1. On households and corporate loans side, impairments take time to build up. For example, an average unemployed person with job tenure of 6 years would have gotten around 36-42 weeks of redundancy (factoring in tax relief) when they lost their jobs back in the H1 2009. They might have had savings. At an average rate of saving of 5% of annual income over 6 years, that would add up to 30% annual income or another 16 weeks worth of income cushion. Again, net of tax the cushion rises to ca 19 weeks. This means that any serious distress on their mortgages will show up around 55-61 weeks after the layoffs. Guess that pushes the dateline for major stress on mortgages only starting to manifest itself to around May-July 2010.
  2. Much of the non-Nama book of commercial and development lending that will remain with AIB has been rolled up, redrawn across covenants and so on. How long will it take for these to come up for another appraisal? I’d say on average 12-24 months. So look back at 2008-2009 loans that were non-performing then and were rolled over for 12-24 months. These will start flashing red once again sometime around 2010-2011.

Neither (1) nor (2) is provided for (as far as risk capital goes) under the current €7.4bn new capital requirement. By the time the demand on these hits, AIB will have no assets left to sell. Then what?

How I know that AIB is once again has its head stuck in the sand on future impairments? Well, this morning’s IMS tells me as much. For its non-NAMA loans, AIB is expecting bad debt charges to be matching 2009 rates. IMS says that bank’s €27bn residential loans book is continuing to perform “better” than the sector averages (as if there is any meaningful average here to be had). And significantly it says that residential bad debt charges are currently not significantly different from 2009. The non-NAMA exposure to property in Ireland will be €12bn of which €9 is investment and €3bn land and development. These are still material at this stage, as any further writedowns on this part of the book are going to hit capital base again.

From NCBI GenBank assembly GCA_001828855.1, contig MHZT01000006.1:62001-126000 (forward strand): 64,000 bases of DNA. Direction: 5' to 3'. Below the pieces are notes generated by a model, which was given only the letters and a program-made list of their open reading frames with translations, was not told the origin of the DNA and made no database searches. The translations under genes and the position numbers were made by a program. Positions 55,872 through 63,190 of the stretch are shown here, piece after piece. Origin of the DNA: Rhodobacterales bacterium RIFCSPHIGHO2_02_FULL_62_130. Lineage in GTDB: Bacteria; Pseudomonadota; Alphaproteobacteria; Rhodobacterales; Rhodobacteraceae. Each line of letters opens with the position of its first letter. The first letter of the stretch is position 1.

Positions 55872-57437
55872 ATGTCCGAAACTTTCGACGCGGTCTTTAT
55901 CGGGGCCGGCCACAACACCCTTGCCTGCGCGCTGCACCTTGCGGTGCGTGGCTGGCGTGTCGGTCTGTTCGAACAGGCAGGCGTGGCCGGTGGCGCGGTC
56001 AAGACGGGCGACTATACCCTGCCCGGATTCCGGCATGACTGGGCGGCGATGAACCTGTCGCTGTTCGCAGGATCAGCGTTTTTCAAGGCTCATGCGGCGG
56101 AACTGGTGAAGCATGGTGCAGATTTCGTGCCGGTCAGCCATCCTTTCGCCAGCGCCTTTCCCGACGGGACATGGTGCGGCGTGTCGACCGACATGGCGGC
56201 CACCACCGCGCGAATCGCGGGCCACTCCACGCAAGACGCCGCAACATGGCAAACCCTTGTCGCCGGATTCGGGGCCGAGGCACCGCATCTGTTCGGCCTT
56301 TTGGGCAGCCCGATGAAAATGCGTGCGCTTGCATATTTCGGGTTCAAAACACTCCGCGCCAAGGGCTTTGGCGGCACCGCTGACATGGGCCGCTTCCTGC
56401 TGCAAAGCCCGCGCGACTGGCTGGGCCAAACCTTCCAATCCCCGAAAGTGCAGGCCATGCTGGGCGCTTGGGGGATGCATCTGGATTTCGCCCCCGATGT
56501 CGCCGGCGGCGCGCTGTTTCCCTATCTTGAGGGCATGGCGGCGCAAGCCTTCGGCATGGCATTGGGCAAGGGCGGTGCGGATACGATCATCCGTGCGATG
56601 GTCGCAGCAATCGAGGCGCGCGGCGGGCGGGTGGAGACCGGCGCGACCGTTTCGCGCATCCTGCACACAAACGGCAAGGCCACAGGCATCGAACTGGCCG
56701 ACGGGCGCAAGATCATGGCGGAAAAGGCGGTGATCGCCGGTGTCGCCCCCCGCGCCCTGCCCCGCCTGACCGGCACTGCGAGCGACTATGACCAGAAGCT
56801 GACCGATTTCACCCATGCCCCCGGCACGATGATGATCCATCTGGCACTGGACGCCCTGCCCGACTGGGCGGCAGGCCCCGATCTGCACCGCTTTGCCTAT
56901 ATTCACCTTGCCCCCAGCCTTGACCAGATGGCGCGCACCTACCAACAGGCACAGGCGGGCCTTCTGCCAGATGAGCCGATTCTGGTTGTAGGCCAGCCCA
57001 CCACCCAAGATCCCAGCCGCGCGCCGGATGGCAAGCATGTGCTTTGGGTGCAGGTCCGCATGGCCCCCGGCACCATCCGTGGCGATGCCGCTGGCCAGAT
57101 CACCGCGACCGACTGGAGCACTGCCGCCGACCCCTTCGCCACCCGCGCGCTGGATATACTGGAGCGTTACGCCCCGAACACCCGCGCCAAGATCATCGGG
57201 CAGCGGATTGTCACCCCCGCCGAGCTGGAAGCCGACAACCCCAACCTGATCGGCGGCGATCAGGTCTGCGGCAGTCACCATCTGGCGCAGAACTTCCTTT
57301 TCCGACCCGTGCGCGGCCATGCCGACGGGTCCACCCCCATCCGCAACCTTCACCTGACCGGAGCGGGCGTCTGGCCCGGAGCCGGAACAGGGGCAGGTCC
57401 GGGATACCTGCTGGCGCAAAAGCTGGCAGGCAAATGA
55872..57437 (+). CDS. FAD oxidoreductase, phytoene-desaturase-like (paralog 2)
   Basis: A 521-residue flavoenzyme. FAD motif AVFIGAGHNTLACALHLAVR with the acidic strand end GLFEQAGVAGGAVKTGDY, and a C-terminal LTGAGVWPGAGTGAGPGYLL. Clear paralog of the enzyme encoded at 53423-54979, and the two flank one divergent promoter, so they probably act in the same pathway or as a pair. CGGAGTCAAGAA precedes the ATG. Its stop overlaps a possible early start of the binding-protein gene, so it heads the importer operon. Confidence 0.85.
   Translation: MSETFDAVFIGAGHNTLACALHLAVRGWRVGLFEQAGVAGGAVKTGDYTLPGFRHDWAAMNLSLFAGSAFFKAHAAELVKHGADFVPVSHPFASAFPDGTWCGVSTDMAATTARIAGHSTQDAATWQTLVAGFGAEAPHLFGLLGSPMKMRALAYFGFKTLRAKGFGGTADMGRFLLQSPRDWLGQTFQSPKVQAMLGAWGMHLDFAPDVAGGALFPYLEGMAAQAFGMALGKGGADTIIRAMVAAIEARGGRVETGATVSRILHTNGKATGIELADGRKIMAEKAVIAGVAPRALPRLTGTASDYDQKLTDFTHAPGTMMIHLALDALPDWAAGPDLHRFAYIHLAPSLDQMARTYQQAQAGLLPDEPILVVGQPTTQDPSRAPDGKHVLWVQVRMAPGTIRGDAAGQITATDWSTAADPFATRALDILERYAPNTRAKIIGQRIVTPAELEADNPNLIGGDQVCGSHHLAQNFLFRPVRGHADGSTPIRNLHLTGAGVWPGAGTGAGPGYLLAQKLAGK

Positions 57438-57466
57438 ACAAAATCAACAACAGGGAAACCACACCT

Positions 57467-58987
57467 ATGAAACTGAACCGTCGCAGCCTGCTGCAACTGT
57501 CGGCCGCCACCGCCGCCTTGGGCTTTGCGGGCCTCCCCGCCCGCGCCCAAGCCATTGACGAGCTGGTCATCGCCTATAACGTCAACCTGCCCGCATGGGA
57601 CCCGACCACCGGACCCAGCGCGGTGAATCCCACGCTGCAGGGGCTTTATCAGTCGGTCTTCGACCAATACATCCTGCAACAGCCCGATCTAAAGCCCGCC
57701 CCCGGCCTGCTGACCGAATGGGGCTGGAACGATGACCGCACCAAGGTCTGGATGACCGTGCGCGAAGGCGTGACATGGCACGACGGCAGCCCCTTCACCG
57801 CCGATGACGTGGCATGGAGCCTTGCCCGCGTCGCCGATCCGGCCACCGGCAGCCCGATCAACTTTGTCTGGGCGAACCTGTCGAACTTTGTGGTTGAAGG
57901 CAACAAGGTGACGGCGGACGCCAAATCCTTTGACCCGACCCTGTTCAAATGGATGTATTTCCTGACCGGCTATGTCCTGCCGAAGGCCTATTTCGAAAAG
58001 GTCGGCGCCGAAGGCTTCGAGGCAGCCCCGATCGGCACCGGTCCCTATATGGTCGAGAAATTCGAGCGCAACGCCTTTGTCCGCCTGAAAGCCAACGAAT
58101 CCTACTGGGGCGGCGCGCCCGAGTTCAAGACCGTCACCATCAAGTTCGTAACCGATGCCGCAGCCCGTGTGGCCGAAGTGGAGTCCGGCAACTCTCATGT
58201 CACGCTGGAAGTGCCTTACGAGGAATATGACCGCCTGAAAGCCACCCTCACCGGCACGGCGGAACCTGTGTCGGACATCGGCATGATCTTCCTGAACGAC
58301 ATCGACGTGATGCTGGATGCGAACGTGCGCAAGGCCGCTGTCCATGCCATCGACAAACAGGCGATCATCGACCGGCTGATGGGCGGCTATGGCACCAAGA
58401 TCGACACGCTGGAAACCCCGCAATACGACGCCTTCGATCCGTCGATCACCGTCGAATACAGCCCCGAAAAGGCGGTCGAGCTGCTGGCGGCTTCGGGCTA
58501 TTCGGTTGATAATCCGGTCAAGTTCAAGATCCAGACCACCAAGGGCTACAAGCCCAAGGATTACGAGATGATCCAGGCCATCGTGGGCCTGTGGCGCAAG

On the macro side of its balancesheet, AIB is still going to be a sick bank with loan to deposit ratio declining from a severely unhealthy 146% to a still unhealthy 124% post-Nama. And this is really rosy, folks. And the cost base and margins are unlikely to improve. Take for example deposits costs – AIB’s IMS highlighted the reality of high cost of attracting new deposits. Wait till Government starts hovering dosh from the punters through the new Post Office bonds. Supply of deposits will drop. And then, wait for the ECB to cut its discount window operations again, should things improve in the euro area funding markets. AIB, alongside BofI, is heavily dependent on being able to roll the collateralized borrowings from ECB. AIB’s term funding as a percentage of wholesale funding is massively up from 30% in December 2009 to 41% by end Q1 2010, reflecting a €6bn of issuance.

So can anyone explain just how on earth can AIB escape a de facto nationalization?